Years ago, a couple of young kids were among the participants in a “Mice on Ice” program in Cary
. They were Josh Wesley, son of Glen Wesley
and now a draft-eligible defensive prospect, and Kasperi Kapanen, son of Sami Kapanen
Kapanen is now the NHL’s Central Scouting Service’s No. 1 ranked European skater and figures to be a top-10 pick come draft day.
“He’s considered to be one of the top prospects in the Draft,” said Tony MacDonald, the Canes director of amateur scouting. “He’s going to fall into the category of a top-10 pick where he’ll fit somewhere.”
As evidenced by his surname, Kapanen, 17, has strong hockey bloodlines. His grandfather, Hannu Kapanen, skated for five seasons with Jokerit and HIFK of SM-liiga, Finland’s top professional hockey league, in the late 70s. He also represented Finland in the 1976 Canada Cup and the 1976 Winter Olympics. He would go on to coach in SM-liiga in the mid-90s.
|RIGHT WING |
|HOMETOWN: KUOPIO, FINLAND |
|HEIGHT: 6'0" |
|WEIGHT: 180 |
|BIRTHDAY: JULY 23, 1996 (AGE 17) |
Kasperi’s father, Sami, was drafted by the Hartford Whalers in the fourth round (87th overall) in 1995. He would go on to log 348 points (145g, 203a) in 520 games over eight seasons with the franchise. Sami’s NHL career would ultimately span 831 games over 12 seasons. He left the NHL after the 2007-08 season and has skated with Kalpa Kuopio of SM-liiga in five of the last six seasons.
For the last two seasons, Sami and Kasperi have had the unique bond of being not only father and son but also teammates.
Just 16 years old at the time, Kasperi played the majority of the 2012-13 season with Kalpa’s U-20 team, posting 29 points (14g, 15a) in 36 games. He scored four goals in 13 games with the big club in addition to logging an assist in four playoff matches. In 2013-14, Kasperi recorded 14 points (7g, 7a) in 47 games with a Kalpa squad that won just 15 of 60 games.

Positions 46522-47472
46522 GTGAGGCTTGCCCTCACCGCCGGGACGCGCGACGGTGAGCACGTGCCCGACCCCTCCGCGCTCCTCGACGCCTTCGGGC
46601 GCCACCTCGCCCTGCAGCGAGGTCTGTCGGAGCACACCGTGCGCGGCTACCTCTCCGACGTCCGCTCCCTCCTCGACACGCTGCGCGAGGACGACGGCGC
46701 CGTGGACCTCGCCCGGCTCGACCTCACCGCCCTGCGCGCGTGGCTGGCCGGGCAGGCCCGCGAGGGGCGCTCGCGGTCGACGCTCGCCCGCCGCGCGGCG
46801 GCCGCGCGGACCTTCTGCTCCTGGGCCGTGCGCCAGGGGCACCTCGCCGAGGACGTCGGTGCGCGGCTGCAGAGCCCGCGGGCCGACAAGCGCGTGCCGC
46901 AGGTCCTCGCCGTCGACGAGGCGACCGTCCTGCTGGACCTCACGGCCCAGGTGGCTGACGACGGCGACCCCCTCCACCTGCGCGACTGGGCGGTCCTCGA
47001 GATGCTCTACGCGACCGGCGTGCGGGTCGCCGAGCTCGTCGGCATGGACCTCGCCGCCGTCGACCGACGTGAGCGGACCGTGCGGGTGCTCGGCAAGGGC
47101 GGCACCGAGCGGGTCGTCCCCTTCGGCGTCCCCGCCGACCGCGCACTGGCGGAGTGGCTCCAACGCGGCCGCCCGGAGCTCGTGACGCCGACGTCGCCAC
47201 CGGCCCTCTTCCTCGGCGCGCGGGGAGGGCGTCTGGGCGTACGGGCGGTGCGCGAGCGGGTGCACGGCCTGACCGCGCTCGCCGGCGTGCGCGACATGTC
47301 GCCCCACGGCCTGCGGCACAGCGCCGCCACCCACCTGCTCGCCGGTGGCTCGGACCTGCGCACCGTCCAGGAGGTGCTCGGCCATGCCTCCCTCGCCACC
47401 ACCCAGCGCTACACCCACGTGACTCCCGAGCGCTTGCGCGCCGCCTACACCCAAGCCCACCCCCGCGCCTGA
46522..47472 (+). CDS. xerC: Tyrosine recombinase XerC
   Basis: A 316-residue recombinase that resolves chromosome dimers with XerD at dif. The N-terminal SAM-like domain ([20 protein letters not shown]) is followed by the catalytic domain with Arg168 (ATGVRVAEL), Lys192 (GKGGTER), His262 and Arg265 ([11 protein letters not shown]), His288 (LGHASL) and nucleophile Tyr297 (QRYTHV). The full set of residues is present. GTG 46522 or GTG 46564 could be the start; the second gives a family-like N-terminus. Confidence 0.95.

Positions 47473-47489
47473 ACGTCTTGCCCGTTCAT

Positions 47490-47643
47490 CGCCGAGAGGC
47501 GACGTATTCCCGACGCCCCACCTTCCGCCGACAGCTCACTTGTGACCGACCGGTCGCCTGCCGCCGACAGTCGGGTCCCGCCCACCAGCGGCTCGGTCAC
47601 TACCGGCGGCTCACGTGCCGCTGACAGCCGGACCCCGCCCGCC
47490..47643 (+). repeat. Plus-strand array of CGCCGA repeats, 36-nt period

“Kasperi plays a pro game now,” MacDonald said. “He played with the men in Finland, and they didn’t have the greatest year so it was a little difficult for a young, 17-year-old player. But he handled it pretty well.”
The 2013-14 campaign marked Sami’s swan song. Now, Kasperi, the third-generation hockey-playing Kapanan, will begin a new chapter of his family’s legacy.
Sami was known for being slight and swift-footed, and from 1997-2002, he was a five-time 20-goal scorer. Even as a teenager, Kasperi is already at least four inches taller and 10 pounds heftier, and MacDonald compliments his skating and shot.
“Sami was a pretty dynamic player for the Hurricanes,” MacDonald said. “Kasperi plays a more direct, controlled game than his dad did, and he’s a bigger player.”
Kasperi has also drawn attention in international play. In the U-17 World Hockey Challenge, Kapanen paced the Finnish national team with three goals and nine points in five tournament games. The same year in the IIHF World U-18 Championship, he ranked second among all skaters with five goals – including the bronze-medal-winning goal against Russia – in seven games.
As the top-ranked European skater and a product of a noteworthy hockey lineage, Kapanen figures to hear his name called early in the first round of the 2014 NHL Draft.